Advertising sucks in general, but we recognize it as a necessary evil in a lot of situations –not the least of which being a means to raise the funds required to keep the Internet going (or at least the content contained ‘within it’). Now, what if you could visit your favourite sites, and instead of seeing an advertisement block on the screen and being encouraged to click on it… you could just donate a little money to the site and not go through that dance? Google is betting you might just take them up on that offer, creating a new service that does that exact thing: Google Contributor.
Contributor is being labeled as ‘alternative monetization’, allowing us to designate a monthly fee we are willing to sacrifice in the name of Internet content with the promise of not having to see Google ads (though you will still see a pixelated box in the space where the ad would have been displayed).
Contributor is currently in beta, with participants getting involved by invitation only. During this phase, there are 10 publishing partners (like Mashable, Imgur, and WikiHow) with an opt-in dollar amount of $1, $2, or $3.
I’m not sure I see Contributor as a viable alternative to advertising… at least not in it’s current form. I would wager that most seasoned web surfers are already quite familiar with tuning out advertisements. Now, if I could see an ad-free version of the site (where the entire screen real estate was given to the content I’m actually interested in seeing), I’d be much more likely to toss in a few dollars.
While it may seem that the news is primarily for developers, Google’s announcement that Google Play services is receiving a series of updates is good news for everybody –more features and more functionality all around!
The Google Maps API now includes a toolbar that provides users with turn-by-turn directions quickly to a selected marker. With the updates, Google Maps will offer a ‘lite mode’ that makes it easier to show locations in a list mode when it makes better sense (think of it like a thumbnail).
Google Drive will support public and application private custom file properties, allowing for developers to deliver quick searches and create apps that can save data that will persist. In addition, developers will have more granular control over when files are uploaded (like when a device is next plugged in or connected to Wi-Fi) –plus giving the ability to cancel an in-progress upload.
Google Wallet is reading to allow for “Donate with Google” buttons in addition to the existing “Purchase with Google” option.
For those of you using Google Fit, developers will now be able to create more effective apps that can add activity segments supporting pauses and multiple-activity workouts.
Apparently this list of updates will be realized gradually over the next few days, so we don’t have long to wait for all of these good things!
According to the latest comScore metrics, Android is in the lead as the dominant smartphone platform in the mobile marketplace. With 52.1% of the market share, Android is a fair step ahead of Apple who is lagging behind at 41.7% (third place went to Microsoft at a pitiful 3.6%, with fourth landing in BlackBerry’s lap at 2.3%).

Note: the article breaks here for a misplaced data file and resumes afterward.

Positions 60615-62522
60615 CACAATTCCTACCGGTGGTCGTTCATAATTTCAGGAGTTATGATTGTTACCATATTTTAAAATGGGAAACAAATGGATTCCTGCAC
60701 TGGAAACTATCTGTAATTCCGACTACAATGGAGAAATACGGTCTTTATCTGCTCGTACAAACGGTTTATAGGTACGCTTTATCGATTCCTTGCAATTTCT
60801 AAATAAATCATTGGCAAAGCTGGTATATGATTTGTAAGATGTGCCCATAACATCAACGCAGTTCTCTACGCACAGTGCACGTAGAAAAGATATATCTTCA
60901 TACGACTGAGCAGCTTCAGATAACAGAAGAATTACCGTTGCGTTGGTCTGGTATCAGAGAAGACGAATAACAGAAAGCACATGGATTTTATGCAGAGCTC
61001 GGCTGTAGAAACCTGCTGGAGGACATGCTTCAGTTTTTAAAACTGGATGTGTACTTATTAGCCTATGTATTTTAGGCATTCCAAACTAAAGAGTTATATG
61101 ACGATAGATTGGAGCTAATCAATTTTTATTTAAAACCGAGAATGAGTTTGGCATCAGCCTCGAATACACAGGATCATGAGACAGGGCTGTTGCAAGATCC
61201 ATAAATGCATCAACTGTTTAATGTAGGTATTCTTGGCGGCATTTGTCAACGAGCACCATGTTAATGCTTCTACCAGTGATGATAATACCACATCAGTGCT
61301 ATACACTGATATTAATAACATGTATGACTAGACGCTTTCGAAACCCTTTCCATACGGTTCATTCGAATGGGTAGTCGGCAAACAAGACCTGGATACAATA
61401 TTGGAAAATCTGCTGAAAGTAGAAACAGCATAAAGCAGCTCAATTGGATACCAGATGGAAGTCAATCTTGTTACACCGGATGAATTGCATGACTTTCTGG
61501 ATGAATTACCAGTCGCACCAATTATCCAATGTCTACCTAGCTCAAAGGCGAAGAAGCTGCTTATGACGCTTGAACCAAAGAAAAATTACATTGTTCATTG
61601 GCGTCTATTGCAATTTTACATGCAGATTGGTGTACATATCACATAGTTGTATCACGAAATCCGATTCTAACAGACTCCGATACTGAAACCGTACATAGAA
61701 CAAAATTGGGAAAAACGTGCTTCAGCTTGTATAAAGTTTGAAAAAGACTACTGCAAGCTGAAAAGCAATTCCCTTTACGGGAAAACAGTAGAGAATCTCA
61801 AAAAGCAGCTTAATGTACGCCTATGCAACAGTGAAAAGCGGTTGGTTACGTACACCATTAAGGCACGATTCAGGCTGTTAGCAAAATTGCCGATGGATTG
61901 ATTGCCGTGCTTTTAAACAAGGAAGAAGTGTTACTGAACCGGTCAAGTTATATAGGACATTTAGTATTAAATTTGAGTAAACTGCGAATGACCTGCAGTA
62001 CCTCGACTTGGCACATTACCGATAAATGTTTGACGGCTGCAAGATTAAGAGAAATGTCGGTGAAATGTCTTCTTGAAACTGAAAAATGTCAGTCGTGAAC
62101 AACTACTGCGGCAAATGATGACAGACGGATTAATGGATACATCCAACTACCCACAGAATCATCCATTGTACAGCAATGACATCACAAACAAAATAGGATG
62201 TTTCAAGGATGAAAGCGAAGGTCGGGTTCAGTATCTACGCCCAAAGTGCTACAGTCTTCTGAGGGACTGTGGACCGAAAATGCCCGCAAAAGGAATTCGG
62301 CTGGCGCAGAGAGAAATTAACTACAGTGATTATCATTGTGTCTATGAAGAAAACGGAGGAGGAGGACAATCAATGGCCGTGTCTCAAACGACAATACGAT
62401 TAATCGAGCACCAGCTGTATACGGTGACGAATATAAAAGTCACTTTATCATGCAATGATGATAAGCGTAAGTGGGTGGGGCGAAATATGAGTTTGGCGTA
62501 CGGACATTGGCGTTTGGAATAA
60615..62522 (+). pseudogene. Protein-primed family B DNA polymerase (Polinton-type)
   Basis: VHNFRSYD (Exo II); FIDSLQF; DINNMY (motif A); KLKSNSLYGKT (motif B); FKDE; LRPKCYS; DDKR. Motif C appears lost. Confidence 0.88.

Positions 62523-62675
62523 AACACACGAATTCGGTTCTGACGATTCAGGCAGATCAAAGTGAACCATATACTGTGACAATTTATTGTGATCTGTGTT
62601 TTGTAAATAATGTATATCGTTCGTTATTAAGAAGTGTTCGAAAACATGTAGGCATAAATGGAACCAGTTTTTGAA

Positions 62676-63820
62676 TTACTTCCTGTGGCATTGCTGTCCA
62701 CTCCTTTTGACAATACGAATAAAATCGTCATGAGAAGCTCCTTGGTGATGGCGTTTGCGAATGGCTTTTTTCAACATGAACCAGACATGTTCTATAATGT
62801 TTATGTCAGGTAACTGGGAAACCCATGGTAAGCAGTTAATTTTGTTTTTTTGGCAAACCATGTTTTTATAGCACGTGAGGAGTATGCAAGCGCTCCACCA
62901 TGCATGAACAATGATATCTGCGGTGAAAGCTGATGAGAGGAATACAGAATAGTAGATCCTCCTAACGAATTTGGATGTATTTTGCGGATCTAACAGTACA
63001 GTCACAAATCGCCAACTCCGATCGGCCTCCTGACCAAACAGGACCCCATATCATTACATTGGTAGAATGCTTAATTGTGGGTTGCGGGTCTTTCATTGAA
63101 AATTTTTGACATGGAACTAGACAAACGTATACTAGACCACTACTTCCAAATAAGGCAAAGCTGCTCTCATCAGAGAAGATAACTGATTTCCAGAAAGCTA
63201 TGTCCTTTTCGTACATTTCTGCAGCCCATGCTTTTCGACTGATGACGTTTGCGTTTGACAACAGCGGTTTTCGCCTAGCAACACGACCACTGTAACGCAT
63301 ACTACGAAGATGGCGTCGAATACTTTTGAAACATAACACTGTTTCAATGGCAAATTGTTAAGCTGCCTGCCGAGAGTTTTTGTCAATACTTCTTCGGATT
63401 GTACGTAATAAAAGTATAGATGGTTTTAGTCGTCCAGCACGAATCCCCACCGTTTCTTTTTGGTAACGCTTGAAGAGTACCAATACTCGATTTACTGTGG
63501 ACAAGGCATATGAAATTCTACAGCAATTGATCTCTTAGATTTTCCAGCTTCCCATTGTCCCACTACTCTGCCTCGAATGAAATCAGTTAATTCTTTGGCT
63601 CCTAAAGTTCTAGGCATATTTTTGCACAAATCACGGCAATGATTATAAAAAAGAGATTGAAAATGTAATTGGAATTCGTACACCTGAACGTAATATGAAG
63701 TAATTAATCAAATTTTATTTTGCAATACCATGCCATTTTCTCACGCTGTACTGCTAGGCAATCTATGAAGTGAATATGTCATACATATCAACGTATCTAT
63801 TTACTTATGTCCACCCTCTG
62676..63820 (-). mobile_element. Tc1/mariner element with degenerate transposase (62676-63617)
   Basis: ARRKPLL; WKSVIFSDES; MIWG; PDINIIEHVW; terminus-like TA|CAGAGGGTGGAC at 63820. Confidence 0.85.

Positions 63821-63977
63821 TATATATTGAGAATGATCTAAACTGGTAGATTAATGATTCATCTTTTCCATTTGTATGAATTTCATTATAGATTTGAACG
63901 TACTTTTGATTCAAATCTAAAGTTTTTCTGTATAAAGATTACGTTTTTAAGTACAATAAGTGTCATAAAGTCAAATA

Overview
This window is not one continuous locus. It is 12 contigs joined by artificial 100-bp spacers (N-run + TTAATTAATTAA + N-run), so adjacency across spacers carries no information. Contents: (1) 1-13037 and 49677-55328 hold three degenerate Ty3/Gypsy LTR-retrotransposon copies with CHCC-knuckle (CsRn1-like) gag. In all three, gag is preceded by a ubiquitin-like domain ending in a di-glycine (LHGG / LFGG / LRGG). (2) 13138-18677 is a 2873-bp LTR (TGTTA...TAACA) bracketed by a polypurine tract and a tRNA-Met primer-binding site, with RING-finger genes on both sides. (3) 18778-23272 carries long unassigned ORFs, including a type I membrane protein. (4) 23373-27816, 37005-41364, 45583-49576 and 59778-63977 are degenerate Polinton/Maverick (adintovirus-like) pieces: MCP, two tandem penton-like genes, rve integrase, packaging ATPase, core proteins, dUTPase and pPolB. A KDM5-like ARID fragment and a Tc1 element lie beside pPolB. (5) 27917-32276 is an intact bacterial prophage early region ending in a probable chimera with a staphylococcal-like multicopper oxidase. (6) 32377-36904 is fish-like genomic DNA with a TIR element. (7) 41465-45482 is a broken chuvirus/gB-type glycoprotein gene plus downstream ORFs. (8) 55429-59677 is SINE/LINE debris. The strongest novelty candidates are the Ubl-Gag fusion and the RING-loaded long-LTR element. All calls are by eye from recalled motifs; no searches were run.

Android didn’t lead every statistic, however… with Apple leading the pack as the top smartphone manufacturer (based on 174 million people with U.S.-owned devices), securing 41.7% of that market share as well. By comparison, Samsung is next in line with only 29.0% –leaving LG to secure third place with 6.9%.
While it may seem a little difficult to understand how Android can lead in the platform category while lagging in the hardware division –it’s due to the range of OEM manufacturers. Samsung may be making the most sales, but others like LG, Motorola, and HTC are also delivering a large number of units that contribute to the overall total number of smartphones.
The comScore report also identified the most downloaded smartphone apps (for U.S. smartphone mobile media users, aged 18+ on both iOS and Android platforms): placing Facebook on top, followed by YouTube in a distant second place.
Boasting themselves as a leading Internet technology company, comScore “measures what people do as they navigate the digital world – and turns that information into insights and actions for our clients to maximize the value of their digital investments.”
Already having Gmail under their belts didn’t stop Google from continuing to rethink email. Apparently it was years in the making, but only now is Inbox a reality (promising to give you focus on the things that really matter).
In a blog post announcing Inbox, Google employee Sundar Pichai described the service:
“With this evolution comes new challenges: we get more email now than ever, important information is buried inside messages, and our most important tasks can slip through the cracks—especially when we’re working on our phones. For many of us, dealing with email has become a daily chore that distracts from what we really need to do—rather than helping us get those things done.
If this all sounds familiar, then Inbox is for you. Or more accurately, Inbox works for you.”